there will be some minor problems, but the only ones notable to occur is dirt and noise. Andy’s Roofing Company is “ minimize the inconveniences created,” Bray stated. After the roofing is done, the exterior will be re-sealed, and then a coat of new paint will compliment and finalize the renovation. “Students truly benefit from a comfortable environment,” began Bray. “The outcome will be a drier, nicer, cleaner, prettier facility,” Bray finished.


MONITOR October 20, 2005


De Young museum reopens in controversial building

By JEROME ENGELBERTS Opinion editor Disclaimer: This article should: straddle the fold between pages 2 and 3, since it straddles the fence between features and opinion. It does that, mainly because it combines a report on the newly opened

Staff photo museum, and my unavoidable opinion on (mainly) its exterior. That the new building is controversial is, by now, almost ancient history. People are highly divided over the new De Young - museum and parking garage both. At a price tag of some $200 million, many people have strong feelings about

the whole package, which is better than having no feelings at all, one could argue. Let me start by saying that, no matter where your opinion lies, if you’ve ever tried parking even somewhat close to the old museum, you will (covertly or not) applaud the parking garage, and so will many people living in the area who would like to be able to park near their home. No more weary circling through Golden Gate Park, or the neighboring streets, in hopes of shoe-horning your vehicle into the few spots to be found. The museum itself is a striking architectural design by Swiss architects Jacques Herzog and Pierre de Meuron. It’s comprised of a copper-clad building and tower, which are supposed to age with time, and kind of look like an aircraft carrier with a rendering of a Mayan temple á la Uxmal on top. (Insert YOUR personal description here). Speaking strictly for myself: I like the tower part, NOT the building, and I think the copper will look like a scrap yard in 10 years. I also think that in general scrap yards don’t look attractive. This is my OPINION (and everyone has one, as we know). I won’t dwell on this aspect of the museum, since the really important part is, of course, inside. The interior, partially paneled in Eucaliptus (Let’s hope it’s the “nonwarping” variety), is warm, inti-

mate, and creates more of a “small gallery” than a “large museum” feel (which I think is a good thing). It enables the onlooker to view the exhibited art more on an individual basis than the approach we see in well known older museums like the Louvre in Paris where every room is like an airplane hangar with tens of paintings stacked 4 or 5 high on the walls, which is counterproductive to actually looking at them one by one. Like before the temporary closing five years ago, the De Young showcases the museum’s priceless collections of American art from the 17th through the 20th centuries, and art of the native Americas, Africa, and the Pacific.

Current exhibits and tours include: “Hatshepsut: From Queen to Pharoah” 1:30 pm; “Highlights of the Art and Architecture of the New de Young”; Introduction to the Masterworks of the New de Young Collections Last weekend the grand reopening started on Saturday at noon with a plethora of special activities, speakers, and artistsin-residence, and attracted enough people to warrant traffic alerts for access routes to San Francisco. For those of you who decide to visit soon, all necessary information about opening hours, ticket pricing, and directions can be found at: deyoung/index.asp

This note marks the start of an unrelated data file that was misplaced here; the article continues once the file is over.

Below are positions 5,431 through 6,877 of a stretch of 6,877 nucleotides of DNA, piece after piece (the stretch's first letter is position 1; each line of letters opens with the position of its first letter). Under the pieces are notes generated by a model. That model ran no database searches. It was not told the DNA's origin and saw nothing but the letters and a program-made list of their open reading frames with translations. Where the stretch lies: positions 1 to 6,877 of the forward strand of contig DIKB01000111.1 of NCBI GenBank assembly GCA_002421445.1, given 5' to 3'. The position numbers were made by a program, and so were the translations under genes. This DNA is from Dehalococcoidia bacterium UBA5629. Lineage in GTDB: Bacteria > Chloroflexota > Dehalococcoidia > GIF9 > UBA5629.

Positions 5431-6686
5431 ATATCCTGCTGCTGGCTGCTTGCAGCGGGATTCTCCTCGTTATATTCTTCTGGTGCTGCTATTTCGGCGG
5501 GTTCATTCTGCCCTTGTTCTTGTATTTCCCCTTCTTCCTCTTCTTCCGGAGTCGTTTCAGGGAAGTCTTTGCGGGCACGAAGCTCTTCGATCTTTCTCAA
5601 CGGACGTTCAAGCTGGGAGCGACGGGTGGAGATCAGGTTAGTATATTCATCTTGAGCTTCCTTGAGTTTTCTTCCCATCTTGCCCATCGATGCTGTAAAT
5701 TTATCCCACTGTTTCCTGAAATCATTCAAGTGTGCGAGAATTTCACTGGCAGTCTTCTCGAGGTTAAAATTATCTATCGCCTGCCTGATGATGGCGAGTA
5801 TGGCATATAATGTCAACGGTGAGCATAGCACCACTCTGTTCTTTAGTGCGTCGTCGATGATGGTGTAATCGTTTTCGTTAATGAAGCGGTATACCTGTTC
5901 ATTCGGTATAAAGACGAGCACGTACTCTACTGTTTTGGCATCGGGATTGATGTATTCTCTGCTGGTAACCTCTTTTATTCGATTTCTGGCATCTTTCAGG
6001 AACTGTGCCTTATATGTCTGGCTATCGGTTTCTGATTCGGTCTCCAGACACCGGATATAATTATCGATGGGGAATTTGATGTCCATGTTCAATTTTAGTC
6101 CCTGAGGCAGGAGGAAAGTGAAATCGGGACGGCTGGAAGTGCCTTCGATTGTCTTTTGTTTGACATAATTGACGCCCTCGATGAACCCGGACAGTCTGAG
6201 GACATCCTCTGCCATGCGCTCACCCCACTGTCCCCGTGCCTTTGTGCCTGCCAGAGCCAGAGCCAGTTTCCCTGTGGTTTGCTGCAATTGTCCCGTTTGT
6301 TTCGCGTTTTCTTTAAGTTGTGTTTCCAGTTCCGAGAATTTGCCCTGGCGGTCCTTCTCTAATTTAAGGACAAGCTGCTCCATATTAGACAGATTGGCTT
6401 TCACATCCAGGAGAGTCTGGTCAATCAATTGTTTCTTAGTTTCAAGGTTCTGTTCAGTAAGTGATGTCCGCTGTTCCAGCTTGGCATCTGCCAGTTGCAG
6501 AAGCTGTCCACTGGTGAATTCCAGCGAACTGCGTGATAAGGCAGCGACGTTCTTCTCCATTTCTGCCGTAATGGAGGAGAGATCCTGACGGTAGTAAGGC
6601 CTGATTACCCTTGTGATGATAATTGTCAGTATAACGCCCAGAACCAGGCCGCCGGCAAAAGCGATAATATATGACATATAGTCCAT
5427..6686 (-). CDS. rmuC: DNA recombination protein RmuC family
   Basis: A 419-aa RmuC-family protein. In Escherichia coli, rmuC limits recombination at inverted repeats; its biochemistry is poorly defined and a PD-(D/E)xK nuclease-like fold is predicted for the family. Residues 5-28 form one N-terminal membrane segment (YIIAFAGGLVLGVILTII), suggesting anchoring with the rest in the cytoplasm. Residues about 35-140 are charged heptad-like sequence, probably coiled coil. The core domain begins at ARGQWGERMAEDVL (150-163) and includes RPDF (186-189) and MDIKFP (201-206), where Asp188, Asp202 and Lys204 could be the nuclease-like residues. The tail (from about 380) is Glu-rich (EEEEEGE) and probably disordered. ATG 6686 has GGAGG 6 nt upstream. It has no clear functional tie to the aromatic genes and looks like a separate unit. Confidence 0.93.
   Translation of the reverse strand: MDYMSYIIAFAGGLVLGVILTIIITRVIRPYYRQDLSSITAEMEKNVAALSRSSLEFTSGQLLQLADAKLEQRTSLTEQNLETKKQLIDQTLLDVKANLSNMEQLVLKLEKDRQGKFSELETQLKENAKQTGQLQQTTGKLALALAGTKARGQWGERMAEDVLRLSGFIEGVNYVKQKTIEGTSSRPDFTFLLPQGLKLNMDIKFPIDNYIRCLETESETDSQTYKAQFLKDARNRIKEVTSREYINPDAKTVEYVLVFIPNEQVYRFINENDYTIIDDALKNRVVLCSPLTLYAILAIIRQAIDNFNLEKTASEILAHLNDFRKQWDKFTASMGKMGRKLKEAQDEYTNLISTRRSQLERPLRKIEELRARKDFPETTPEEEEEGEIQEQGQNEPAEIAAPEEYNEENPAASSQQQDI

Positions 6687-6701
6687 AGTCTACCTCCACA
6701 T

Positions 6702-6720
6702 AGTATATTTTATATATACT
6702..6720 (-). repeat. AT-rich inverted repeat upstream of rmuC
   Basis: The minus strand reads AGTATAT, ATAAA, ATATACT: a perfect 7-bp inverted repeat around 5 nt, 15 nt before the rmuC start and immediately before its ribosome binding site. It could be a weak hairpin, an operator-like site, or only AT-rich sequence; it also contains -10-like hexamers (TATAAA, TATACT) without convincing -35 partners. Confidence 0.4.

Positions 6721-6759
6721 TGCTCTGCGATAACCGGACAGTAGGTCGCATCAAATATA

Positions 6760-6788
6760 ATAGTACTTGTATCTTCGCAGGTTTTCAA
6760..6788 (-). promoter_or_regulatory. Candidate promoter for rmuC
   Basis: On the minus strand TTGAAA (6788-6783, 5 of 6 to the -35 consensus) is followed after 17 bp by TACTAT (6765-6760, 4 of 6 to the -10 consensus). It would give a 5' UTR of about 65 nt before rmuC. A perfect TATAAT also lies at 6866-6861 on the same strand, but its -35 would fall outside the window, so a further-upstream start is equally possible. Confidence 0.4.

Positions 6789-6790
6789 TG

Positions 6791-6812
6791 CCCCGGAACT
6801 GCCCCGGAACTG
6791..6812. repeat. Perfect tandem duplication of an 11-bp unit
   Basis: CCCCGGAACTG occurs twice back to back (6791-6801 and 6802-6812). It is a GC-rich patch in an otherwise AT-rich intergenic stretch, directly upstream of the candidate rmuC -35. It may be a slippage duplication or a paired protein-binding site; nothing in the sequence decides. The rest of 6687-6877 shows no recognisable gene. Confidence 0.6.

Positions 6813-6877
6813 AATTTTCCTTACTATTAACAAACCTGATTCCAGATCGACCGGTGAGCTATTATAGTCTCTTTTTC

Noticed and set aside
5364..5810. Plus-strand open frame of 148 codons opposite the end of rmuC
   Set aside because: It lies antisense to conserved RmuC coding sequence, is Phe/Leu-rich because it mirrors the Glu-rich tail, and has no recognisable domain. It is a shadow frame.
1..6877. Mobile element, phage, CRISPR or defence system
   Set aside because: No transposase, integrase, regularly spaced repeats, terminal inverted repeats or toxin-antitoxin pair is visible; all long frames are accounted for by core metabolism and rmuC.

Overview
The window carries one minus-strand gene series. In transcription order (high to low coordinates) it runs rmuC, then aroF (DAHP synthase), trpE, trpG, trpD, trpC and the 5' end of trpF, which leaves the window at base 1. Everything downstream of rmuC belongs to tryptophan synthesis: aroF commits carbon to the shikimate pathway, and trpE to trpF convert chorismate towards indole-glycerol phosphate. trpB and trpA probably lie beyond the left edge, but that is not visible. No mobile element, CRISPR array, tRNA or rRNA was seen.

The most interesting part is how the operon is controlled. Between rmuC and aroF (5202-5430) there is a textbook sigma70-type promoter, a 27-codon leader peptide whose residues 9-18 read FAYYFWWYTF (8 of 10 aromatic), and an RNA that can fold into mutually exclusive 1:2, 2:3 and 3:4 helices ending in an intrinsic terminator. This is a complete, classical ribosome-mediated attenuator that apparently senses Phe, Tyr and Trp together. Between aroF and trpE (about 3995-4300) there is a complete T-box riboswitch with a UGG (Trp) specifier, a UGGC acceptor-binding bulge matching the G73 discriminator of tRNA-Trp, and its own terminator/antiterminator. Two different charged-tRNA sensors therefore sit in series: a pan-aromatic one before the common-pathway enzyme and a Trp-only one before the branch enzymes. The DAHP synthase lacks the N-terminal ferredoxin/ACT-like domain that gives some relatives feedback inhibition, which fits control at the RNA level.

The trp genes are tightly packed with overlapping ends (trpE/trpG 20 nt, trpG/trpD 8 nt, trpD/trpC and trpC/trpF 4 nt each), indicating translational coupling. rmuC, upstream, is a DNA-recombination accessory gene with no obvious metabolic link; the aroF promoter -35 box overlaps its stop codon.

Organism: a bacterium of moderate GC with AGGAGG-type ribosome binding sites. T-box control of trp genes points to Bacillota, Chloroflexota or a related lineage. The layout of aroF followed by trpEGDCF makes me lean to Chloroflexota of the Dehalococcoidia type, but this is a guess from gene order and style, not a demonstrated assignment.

Staff photo

Unique curved corner window inside the new de Young museum.

ASOC meeting discussion covers concerns of Ohlone students By OMER AHMED Staff writer High up on the third story of building 5 in the deaf center, the Associated Students of Ohlone College (ASOC) meet every Tuesday to discuss pressing campus issues. The ASOC president, Raz Mohammed, gave a report on his activities over the Oct 7-9 weekend. He took part in a meeting called together by the California Community Colleges Chancellor’s Office. Originally, the purpose of the event was to discuss the dismantling or reforming of the ineffective California Student Association of Com-

munity College (CalSACC) and to mandate the new format that Community Colleges student associations would follow in there constitutions and negations with their schools. Unwilling to just accept a new mandate on how to run their organization, Mohammed and other student leaders wrote up their own draft constitution to present to the Chancellor. Mohammed explains his reason for this during his report to the ASOC, saying, “Student-run organizations should have a student made constitutions”. Mohammed will continue work on the student-made draft this weekend at the CalSACC Region IV

Regional Meeting on Oct. 22-22 at the 24th Annual CCCSAA Student Leadership Conference in San Jose. ASOC Vice President Wendy Lao, Board of Trustees Student Member Tristan Tilma and seven ASOC senators will accompany him. At the Oct 11 meeting, Sally Bratton, Director of the Student Health Center, informed the attending members on the recent budget cuts that the center had to endure. The situation was not portrayed as being all dark. Assembly Bill 982, which would rectify the budget crisis, was signed into law despite Gov. Schwarzenegger implying that he would veto it. Bratton congratulated the ASOC because the Gover-